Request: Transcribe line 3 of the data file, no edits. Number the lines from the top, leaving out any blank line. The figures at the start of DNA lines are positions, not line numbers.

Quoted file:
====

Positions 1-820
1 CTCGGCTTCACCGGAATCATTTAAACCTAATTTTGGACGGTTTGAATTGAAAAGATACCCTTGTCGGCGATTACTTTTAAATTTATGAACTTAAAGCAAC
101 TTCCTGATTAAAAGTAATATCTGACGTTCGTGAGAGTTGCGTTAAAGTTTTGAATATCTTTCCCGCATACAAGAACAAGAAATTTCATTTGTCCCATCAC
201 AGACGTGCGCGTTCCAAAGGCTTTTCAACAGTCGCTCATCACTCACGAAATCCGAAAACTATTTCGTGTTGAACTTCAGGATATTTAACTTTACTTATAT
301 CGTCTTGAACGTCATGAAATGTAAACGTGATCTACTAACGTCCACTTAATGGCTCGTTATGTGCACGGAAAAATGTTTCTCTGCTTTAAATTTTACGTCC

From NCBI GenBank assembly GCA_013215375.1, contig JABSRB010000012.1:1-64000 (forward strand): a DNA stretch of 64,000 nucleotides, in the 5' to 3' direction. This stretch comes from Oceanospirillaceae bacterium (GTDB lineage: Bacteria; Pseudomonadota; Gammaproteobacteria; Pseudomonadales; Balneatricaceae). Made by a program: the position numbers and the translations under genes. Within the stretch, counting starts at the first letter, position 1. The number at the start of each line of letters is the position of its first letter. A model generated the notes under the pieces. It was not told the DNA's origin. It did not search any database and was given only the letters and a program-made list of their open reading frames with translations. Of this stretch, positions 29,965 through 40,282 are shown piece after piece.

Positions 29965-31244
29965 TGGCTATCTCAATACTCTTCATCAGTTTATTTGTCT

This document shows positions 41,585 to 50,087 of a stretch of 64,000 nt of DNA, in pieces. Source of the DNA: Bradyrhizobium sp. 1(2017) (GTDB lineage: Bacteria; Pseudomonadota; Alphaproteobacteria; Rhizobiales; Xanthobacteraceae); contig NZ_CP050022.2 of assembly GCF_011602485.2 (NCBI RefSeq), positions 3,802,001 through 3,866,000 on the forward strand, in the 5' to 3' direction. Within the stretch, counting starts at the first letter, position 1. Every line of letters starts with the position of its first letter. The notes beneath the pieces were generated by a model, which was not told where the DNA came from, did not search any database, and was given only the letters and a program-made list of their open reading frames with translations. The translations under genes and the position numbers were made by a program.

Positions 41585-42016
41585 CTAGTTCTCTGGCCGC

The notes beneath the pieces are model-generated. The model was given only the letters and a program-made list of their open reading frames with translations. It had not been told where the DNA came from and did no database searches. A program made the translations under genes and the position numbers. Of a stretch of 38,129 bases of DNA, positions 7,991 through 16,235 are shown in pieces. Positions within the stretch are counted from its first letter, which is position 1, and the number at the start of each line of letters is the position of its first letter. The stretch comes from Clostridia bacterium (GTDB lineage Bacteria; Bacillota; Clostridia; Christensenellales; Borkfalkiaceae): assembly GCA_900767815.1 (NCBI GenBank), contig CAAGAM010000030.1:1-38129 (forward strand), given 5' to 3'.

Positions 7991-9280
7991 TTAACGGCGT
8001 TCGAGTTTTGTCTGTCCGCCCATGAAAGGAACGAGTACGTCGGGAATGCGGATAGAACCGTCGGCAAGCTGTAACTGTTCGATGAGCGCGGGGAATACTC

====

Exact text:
101 TTCCTGATTAAAAGTAATATCTGACGTTCGTGAGAGTTGCGTTAAAGTTTTGAATATCTTTCCCGCATACAAGAACAAGAAATTTCATTTGTCCCATCAC